News of Trump’s forthcoming executive order on Guantánamo is confirmation of what his words and actions have already shown: that he intends to keep the prison open and keep everyone in it imprisoned. As some men enter their 17th year of detention without charge, and five continue to languish while being cleared for release, the only thing Trump has to say or do about it is issue an order further entrenching the prison and effectively sanctioning detainees’ continued punishment. His defiance in the face of national and international calls for Guantánamo's closure is, of course, rooted in his executive hubris, his anti-Muslim animus, and his disregard for law, under which these detentions are without question unprecedented.
By Jake Johnson for Common Dream - Civil rights groups immediately raised alarm. Janai Nelson, associate director-counsel at the NAACP Legal Defense Fund (LDF), said in a statement Sunday night that the Trump administration's plan would "give law enforcement unfettered access to equipment that has been used to intimidate communities of color, with little to no training or oversight." Attorney General Jeff Sessions is expected to officially outline the administration's decision in a speech on Monday to the Fraternal Order of Police, America's largest police union. The New York Times noted that it is "not immediately clear why Mr. Sessions would announce changes to a Pentagon program, but he has rolled back several Obama-era policing reforms and helped bolster the Trump administration's support among law enforcement." "The new plan," explains USA Today's Kevin Johnson, "would roll back an Obama administration executive order that blocked armored vehicles, large-caliber weapons, ammunition, and other heavy equipment from being re-purposed from foreign battlefields to America's streets."
By Staff of Earth Justice - The groups, League of Conservation Voters, Natural Resources Defense Council, Sierra Club, Alaska Wilderness League, Defenders of Wildlife, Northern Alaska Environmental Center, REDOIL (Resisting Environmental Destruction on Indigenous Lands), Center for Biological Diversity, Greenpeace and The Wilderness Society, represented by attorneys at Earthjustice and Natural Resources Defense Council, issued the following joint statement: “President Trump’s April 28 executive order exceeds his constitutional and statutory authority and violates federal law. Responding to a national groundswell of opposition to expanded offshore drilling, President Obama permanently ended oil and gas leasing in most of the Arctic Ocean and key parts of the Atlantic Ocean in December, using his authority under the Outer Continental Shelf Lands Act (OCSLA). Until Trump, no president has ever tried to reverse a permanent withdrawal made under OCSLA, which does not authorize such a reversal. Trump’s executive order could open up more than 120 million acres of ocean territory to the oil and gas industry, affecting 98 percent of federal Arctic Ocean waters and 31 biologically rich deepwater canyons in the Atlantic Ocean.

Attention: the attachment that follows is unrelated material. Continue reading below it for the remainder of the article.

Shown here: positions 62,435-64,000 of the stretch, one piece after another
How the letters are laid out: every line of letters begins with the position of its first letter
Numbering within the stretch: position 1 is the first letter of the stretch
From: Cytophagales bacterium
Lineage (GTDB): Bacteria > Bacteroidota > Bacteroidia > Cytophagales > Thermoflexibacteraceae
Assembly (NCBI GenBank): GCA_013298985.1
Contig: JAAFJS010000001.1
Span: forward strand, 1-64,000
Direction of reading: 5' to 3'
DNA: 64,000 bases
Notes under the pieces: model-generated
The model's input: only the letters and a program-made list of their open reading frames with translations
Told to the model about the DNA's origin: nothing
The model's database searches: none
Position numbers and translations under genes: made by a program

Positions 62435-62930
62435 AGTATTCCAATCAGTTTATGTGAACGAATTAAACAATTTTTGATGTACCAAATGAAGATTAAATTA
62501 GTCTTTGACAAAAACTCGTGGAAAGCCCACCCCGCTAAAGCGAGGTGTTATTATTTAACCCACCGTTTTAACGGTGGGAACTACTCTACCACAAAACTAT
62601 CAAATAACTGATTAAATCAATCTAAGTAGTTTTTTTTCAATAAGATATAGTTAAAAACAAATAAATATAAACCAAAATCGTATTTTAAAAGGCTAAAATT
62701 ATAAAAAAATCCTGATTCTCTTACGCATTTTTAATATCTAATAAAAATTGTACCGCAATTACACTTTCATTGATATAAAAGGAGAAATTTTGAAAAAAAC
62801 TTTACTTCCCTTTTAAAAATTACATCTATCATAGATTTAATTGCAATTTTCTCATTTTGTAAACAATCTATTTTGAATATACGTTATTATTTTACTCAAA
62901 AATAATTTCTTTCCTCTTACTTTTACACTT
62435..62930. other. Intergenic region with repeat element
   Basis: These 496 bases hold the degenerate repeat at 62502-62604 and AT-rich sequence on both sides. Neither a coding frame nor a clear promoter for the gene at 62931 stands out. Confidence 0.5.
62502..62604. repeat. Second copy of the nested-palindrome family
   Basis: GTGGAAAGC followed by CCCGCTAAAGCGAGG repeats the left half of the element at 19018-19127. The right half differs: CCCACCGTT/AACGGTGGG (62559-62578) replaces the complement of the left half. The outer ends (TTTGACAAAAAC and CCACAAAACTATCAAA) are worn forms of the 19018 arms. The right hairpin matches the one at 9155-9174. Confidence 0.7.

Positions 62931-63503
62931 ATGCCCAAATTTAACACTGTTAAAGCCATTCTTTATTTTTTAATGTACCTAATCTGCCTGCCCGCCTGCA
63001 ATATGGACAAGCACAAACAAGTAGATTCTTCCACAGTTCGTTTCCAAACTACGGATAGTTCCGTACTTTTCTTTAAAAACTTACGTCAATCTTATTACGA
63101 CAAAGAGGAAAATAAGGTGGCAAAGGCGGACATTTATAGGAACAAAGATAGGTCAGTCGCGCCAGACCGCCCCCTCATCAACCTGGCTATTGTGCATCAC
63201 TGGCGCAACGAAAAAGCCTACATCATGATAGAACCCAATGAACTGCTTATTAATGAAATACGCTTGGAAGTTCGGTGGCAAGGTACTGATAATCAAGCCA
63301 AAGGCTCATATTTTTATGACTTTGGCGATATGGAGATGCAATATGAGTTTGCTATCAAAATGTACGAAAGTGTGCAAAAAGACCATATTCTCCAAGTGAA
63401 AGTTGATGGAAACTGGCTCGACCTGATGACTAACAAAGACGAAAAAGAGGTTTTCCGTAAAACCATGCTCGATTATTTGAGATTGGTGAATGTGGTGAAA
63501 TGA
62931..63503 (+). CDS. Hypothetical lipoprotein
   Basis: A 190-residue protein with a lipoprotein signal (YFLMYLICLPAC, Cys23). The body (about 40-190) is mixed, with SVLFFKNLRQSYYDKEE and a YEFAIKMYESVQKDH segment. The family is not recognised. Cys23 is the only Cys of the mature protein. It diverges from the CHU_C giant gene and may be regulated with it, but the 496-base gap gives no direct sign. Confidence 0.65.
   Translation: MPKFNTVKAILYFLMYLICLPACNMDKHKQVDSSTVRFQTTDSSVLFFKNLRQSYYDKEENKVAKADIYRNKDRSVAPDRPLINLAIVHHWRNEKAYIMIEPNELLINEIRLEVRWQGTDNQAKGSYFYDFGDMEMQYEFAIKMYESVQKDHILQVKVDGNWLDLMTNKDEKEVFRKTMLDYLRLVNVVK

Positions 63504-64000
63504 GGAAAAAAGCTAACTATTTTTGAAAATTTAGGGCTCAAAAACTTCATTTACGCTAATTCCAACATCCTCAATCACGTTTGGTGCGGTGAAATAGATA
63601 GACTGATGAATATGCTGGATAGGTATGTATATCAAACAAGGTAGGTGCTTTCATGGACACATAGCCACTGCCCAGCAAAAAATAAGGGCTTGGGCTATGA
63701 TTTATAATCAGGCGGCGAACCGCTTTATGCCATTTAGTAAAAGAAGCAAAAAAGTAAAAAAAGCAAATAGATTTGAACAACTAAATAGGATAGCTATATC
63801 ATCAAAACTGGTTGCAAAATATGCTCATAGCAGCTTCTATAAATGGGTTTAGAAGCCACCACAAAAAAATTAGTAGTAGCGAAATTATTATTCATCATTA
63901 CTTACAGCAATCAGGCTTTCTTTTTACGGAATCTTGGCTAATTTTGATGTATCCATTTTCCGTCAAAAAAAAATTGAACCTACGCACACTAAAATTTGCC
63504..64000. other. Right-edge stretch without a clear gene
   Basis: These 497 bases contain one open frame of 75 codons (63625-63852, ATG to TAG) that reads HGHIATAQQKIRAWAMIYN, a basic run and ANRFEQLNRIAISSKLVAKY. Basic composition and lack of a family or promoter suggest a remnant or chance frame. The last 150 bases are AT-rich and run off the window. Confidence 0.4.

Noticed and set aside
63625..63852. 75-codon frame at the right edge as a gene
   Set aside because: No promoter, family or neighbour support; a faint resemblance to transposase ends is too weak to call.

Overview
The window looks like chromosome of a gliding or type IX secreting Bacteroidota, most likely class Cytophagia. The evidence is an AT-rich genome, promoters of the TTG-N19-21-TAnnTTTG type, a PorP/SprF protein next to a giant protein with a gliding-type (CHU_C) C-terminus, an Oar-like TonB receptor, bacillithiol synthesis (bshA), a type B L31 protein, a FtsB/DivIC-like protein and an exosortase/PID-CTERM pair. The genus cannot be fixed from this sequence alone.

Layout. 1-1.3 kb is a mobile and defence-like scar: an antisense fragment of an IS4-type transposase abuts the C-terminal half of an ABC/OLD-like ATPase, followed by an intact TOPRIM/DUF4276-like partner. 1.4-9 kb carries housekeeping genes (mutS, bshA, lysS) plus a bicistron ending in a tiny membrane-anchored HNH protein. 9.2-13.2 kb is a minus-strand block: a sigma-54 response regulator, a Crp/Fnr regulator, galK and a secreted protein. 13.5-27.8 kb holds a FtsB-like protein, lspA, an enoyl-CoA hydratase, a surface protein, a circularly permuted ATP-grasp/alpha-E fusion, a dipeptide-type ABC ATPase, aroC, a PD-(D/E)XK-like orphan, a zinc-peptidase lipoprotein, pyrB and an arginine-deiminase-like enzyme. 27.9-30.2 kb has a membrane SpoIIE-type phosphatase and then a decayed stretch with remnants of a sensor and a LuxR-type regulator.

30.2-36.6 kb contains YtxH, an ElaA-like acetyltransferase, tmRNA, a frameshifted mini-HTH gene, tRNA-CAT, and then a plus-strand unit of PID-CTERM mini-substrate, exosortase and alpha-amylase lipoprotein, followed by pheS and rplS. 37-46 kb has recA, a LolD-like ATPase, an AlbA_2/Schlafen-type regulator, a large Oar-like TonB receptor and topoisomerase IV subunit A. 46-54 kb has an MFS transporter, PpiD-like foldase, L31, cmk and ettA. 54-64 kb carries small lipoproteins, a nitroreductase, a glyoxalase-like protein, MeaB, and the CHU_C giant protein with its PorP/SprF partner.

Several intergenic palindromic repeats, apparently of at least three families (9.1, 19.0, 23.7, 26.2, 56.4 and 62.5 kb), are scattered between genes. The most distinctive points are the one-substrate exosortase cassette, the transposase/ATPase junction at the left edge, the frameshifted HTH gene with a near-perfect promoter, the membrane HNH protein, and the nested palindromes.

By Dani Heffernan for 350.org - “The best way to fight against these executive orders is to take to the streets. Even as Trump dismantles environmental protections to shore up the fossil fuel industry, support for action to stop global warming is at an all-time high. Now it’s up to communities to bring our vision of a healthy climate and a just transition to renewable energy to life. From the upcoming congressional recess through the Peoples Climate March and beyond, we’ll be putting pressure on lawmakers to defend the climate and building power to stop the fossil fuel industry for good.” The wide-ranging coalition behind the Peoples Climate March includes major labor unions and environmental, climate justice, faith, youth, social justice, peace groups, and more (the “Peoples” in the title is a direct reference to the role of Indigenous peoples in helping lead the effort). In 2014, the same coalition brought over 400,000 people to the streets of New York City to call for climate action ahead of the Paris Climate Summit.
By Staff of Reuters - “The Court will not crawl into a corner, pull the shutters closed, and pretend it has not seen what it has.” "Where the 'historical context and "the specific sequence of events leading up to"' the adoption of the challenged Executive Order are as full of religious animus, invective, and obvious pretext as is the record here, it is no wonder that the Government urges the Court to altogether ignore that history and context. The Court, however, declines to do so. ... The Court will not crawl into a corner, pull the shutters closed, and pretend it has not seen what it has." "The Court recognizes that it is not the case that the Administration’s past conduct must forever taint any effort by it to address the security concerns of the nation.
By Juan Gastelum for NILC - LOS ANGELES — President Donald Trump today signed a new executive order banning entry to the U.S. of individuals from six Muslim-majority countries and of all refugees. The order is meant to supplant a previous directive issued in January that remains blocked after several courts found it was unlikely to stand up to constitutional muster. That order barred entry from seven Muslim-majority countries and also halted resettlement in the U.S. of any new refugees. Marielena Hincapié, executive director of the National Immigration Law Center, issued the following statement: “Throughout the presidential campaign and even after the signing of the previous executive order banning Muslims and refugees...